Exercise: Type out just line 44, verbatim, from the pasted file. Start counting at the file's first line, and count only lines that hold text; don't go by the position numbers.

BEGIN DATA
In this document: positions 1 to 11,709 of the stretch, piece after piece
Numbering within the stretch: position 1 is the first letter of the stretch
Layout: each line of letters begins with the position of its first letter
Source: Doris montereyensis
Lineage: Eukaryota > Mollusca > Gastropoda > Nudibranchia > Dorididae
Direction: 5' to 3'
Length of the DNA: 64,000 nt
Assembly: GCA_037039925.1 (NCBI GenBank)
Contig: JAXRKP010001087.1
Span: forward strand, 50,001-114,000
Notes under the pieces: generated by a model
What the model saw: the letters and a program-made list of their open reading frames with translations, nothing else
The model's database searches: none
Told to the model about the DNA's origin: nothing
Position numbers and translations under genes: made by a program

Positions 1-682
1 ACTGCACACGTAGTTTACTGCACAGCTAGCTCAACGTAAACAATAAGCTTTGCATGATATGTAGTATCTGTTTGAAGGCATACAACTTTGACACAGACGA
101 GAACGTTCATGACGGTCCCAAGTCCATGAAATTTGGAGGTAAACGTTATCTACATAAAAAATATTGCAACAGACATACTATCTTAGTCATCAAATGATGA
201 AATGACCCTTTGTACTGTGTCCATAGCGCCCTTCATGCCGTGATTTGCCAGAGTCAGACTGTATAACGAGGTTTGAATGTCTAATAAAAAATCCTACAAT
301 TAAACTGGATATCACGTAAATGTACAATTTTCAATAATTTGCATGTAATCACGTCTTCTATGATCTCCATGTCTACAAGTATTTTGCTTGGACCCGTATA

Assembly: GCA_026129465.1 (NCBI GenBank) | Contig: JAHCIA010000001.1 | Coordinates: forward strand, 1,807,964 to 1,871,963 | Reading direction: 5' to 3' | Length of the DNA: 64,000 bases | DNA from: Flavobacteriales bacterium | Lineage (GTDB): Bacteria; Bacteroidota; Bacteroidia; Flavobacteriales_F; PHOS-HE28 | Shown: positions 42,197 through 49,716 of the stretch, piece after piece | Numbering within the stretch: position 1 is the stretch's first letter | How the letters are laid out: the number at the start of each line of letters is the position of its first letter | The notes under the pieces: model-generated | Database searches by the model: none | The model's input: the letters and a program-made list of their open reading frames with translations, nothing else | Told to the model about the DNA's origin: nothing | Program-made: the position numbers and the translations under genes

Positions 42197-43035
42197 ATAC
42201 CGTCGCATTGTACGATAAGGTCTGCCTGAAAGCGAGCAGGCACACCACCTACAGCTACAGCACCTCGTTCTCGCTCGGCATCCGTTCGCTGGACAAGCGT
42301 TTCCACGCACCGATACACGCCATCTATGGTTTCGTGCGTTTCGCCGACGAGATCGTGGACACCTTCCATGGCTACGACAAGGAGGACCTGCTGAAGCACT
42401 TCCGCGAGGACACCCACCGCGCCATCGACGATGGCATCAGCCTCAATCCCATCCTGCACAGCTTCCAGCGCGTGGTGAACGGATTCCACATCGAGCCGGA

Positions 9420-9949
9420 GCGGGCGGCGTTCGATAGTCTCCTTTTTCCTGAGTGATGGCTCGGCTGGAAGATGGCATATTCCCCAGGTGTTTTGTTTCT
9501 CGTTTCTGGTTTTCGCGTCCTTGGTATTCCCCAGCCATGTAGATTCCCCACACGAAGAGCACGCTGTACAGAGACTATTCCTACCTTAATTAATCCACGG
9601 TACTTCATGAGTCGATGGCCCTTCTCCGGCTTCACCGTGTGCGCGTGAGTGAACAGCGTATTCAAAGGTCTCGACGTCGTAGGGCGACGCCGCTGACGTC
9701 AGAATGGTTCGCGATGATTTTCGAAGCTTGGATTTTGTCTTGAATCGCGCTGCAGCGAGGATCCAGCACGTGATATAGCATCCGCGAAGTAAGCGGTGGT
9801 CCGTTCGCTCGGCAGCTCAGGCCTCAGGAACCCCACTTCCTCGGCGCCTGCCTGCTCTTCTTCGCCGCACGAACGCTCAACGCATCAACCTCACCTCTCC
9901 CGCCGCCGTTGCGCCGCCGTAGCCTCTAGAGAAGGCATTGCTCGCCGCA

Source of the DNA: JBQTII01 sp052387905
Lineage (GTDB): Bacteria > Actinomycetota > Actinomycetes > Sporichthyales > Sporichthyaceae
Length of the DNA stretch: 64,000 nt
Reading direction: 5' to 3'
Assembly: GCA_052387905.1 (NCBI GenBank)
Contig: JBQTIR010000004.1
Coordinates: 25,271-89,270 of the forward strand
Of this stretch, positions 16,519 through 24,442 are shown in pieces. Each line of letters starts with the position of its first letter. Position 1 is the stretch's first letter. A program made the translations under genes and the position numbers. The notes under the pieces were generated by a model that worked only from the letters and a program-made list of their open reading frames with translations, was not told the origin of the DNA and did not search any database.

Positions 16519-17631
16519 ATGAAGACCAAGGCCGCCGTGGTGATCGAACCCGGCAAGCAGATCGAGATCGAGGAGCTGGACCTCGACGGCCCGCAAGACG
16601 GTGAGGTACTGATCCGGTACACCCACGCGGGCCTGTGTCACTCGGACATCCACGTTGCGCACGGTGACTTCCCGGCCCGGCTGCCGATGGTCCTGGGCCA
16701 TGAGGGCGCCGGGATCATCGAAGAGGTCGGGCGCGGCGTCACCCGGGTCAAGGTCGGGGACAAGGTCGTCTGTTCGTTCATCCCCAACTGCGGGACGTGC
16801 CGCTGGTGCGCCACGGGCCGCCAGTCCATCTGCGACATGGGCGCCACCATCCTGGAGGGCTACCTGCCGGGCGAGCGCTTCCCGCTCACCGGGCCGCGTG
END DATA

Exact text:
16601 GTGAGGTACTGATCCGGTACACCCACGCGGGCCTGTGTCACTCGGACATCCACGTTGCGCACGGTGACTTCCCGGCCCGGCTGCCGATGGTCCTGGGCCA